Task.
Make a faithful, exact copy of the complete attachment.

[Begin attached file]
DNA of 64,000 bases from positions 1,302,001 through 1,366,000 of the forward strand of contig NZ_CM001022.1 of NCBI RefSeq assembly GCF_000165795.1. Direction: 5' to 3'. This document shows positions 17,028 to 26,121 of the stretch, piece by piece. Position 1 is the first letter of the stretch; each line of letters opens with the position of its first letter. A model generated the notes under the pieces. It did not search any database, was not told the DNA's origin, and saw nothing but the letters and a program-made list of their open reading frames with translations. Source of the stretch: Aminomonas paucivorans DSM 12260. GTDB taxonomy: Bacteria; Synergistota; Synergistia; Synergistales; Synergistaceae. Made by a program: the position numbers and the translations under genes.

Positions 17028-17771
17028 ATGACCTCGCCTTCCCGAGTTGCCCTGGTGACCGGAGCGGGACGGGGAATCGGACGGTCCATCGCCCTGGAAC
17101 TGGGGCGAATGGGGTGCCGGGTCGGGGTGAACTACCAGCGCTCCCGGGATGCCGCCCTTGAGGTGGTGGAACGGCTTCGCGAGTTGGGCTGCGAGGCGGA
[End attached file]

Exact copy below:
DNA of 64,000 bases from positions 1,302,001 through 1,366,000 of the forward strand of contig NZ_CM001022.1 of NCBI RefSeq assembly GCF_000165795.1. Direction: 5' to 3'. This document shows positions 17,028 to 26,121 of the stretch, piece by piece. Position 1 is the first letter of the stretch; each line of letters opens with the position of its first letter. A model generated the notes under the pieces. It did not search any database, was not told the DNA's origin, and saw nothing but the letters and a program-made list of their open reading frames with translations. Source of the stretch: Aminomonas paucivorans DSM 12260. GTDB taxonomy: Bacteria; Synergistota; Synergistia; Synergistales; Synergistaceae. Made by a program: the position numbers and the translations under genes.

Positions 17028-17771
17028 ATGACCTCGCCTTCCCGAGTTGCCCTGGTGACCGGAGCGGGACGGGGAATCGGACGGTCCATCGCCCTGGAAC
17101 TGGGGCGAATGGGGTGCCGGGTCGGGGTGAACTACCAGCGCTCCCGGGATGCCGCCCTTGAGGTGGTGGAACGGCTTCGCGAGTTGGGCTGCGAGGCGGA